For those of you that don’t want to have to wait for the blog post I’ll be writing on sleep, and want to get nerdy on the topic now, here’s a couple of research papers that I have found particularly informative and useful in my understandings of the importance of sleep:


Buysse DJ. Sleep health: can we define it? Does it matter? SLEEP 2014;37(1):9-17


Milewski, Matthew D. MD et al., Chronic Lack of Sleep is Associated With Increased Sports Injuries in Adolescent Athletes, Journal of Paediatric Orthopaedics: March 2014 - Volume 34 - Issue 2 - p 129-133


Now, you could argue that, even though I’ve just spoken about the importance of sleep, I didn’t specifically touch on the stress element and how it effects your progress. So, let me describe a very simple “cycle” I describe to clients:


  1. You start the day with a lack of sleep - you wake up feeling tired and groggy

  2. You have a terrible day at work - poor memory, lack of motivation, etc.

  3. You now need to train - Lack of strength, lack of motivation, general poor performance

  4. Time to eat - A lack of sleep has been found to trigger increased levels of ghrelin and decreased levels of leptin, leading to an increase in hunger. This is going to increase your chances of overeating. Not great if you’re dieting.

  5. Mental health - Bad day? You’re now in a bad mindset, leading to poor mental health.

  6. Can’t Get To Sleep - If you’ve had a bad day, your head is probably racing. Good luck getting back off to sleep.

And we start the cycle again and again. That’s something that I have created, but it does give a very realistic scenario that a lot of new clients are facing when they first come on board with me.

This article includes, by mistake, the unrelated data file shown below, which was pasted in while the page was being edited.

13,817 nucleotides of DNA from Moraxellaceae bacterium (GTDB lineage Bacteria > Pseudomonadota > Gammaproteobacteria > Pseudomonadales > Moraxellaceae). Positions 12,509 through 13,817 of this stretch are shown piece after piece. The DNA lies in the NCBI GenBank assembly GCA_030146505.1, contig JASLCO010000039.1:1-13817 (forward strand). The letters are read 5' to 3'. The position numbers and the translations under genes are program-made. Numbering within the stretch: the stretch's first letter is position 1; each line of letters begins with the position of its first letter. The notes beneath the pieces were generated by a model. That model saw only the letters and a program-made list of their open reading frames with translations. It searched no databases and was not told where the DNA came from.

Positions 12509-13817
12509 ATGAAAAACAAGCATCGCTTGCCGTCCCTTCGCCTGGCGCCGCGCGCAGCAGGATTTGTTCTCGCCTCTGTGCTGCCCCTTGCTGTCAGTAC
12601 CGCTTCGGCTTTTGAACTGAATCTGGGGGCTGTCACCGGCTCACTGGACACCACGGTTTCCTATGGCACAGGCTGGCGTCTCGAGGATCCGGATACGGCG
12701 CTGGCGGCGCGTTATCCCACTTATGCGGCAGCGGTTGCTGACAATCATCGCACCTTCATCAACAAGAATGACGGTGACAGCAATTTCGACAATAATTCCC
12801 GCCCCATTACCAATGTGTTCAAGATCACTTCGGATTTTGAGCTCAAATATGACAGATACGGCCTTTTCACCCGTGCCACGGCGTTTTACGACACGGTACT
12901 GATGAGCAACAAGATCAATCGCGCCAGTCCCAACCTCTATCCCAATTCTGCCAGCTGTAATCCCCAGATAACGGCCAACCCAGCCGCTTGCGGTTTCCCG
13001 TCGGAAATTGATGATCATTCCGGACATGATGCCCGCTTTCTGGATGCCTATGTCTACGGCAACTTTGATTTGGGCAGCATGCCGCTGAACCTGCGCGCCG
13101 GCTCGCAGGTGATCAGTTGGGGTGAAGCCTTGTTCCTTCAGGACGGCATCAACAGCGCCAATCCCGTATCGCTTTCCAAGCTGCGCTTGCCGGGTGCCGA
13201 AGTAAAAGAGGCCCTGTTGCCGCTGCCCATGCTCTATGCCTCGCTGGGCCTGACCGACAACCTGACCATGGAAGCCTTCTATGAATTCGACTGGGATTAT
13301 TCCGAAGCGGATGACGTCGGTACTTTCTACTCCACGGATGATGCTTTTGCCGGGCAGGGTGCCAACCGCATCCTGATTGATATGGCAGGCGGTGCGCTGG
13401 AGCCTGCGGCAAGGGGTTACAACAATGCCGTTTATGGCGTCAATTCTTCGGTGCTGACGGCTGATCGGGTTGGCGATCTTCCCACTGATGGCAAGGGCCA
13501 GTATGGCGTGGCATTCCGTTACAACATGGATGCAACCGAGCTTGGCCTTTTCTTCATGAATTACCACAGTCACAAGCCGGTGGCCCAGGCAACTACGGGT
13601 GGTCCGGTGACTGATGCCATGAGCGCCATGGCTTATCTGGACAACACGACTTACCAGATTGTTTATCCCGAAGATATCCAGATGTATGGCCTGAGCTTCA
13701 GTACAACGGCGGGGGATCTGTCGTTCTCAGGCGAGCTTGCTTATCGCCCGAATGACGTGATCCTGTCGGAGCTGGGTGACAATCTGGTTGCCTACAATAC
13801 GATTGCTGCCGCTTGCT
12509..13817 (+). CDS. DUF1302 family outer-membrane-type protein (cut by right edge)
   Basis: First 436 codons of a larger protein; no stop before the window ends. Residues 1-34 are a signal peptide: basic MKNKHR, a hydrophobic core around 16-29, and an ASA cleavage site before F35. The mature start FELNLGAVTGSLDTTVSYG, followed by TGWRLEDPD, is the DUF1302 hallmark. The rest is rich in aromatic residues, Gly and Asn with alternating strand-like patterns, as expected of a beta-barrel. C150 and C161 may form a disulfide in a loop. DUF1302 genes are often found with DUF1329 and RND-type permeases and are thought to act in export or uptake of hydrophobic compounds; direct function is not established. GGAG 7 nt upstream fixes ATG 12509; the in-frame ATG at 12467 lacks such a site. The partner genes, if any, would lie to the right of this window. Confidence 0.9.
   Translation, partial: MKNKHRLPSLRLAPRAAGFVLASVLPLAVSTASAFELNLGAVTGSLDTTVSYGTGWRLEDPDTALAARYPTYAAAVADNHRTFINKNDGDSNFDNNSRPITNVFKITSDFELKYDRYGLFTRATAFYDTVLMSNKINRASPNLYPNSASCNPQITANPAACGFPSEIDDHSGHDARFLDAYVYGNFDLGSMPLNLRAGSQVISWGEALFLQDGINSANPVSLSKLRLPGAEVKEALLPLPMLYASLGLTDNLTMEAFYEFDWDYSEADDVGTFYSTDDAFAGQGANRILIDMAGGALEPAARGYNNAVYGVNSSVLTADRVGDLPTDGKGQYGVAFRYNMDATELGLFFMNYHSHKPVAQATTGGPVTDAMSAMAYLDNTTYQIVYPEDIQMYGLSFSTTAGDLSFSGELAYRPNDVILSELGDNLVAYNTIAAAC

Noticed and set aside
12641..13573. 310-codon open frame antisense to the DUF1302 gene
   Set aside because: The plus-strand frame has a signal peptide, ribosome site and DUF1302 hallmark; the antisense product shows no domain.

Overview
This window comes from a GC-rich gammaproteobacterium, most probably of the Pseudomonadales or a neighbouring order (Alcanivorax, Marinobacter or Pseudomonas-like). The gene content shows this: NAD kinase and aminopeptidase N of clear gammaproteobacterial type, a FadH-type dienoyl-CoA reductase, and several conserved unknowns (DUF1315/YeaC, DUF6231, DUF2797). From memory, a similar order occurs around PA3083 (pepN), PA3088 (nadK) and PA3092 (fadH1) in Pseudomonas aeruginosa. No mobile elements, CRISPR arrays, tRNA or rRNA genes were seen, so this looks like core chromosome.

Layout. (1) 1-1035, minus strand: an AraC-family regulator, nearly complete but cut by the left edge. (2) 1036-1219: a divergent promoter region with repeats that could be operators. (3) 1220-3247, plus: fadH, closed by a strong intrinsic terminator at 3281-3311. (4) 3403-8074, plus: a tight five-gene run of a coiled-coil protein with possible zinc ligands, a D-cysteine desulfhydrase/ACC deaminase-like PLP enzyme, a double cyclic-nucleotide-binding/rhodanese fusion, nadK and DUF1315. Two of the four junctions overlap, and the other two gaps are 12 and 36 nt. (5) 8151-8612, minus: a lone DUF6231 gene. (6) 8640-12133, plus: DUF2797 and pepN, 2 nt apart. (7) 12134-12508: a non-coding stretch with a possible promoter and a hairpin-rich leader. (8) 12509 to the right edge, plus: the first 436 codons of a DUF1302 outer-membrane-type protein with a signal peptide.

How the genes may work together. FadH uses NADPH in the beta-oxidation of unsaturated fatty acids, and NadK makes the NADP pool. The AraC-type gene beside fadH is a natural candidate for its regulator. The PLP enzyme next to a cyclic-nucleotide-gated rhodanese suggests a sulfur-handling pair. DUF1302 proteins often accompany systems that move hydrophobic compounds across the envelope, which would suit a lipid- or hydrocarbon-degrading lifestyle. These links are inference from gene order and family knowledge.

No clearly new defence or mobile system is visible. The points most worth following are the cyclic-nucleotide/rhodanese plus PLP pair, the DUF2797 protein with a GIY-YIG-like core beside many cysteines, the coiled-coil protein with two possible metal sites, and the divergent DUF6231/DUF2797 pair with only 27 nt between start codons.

So, we’ve covered the ways in which we can better manage stress through training, nutrition, and sleep. But what about general, day to day stress management tools we can look to add to our days?


  • Journalling - Something I’ve been doing for the last couple of months, and have been really, really enjoying. Getting your thoughts down on paper allows you to see things from different perspectives.

  • Meditation / Deep Breathing - Just 2 minutes of deep breathing when you first wake up and before you go to bed will help to clear your mind.

  • Making time for our favourite hobbies

  • Scheduling our week - If you can create a strong schedule that creates boundaries between work and home, you’ll find it a lot easier to switch off and relax.

  • Flipping the training switch - Training places us into a sympathetic state. Before eating post workout, give yourself time to make the switch to the parasympathetic state, by allowing your breathing and heart rate to decrease. This will put you in a better position to digest your food.

  • Limiting social media use - The mindless scrolling is doing none of us any favours. Set boundaries and don’t pick up your phone for the first 30 minutes and final 30 minutes of the day.

Stress is a part of all of our lives and, as I mentioned above, it’s not always a bad thing. What is bad is the mismanagement of it. Take some of the tactics mentioned in this post and begin to add them into your day to day life. The benefits are truly endless!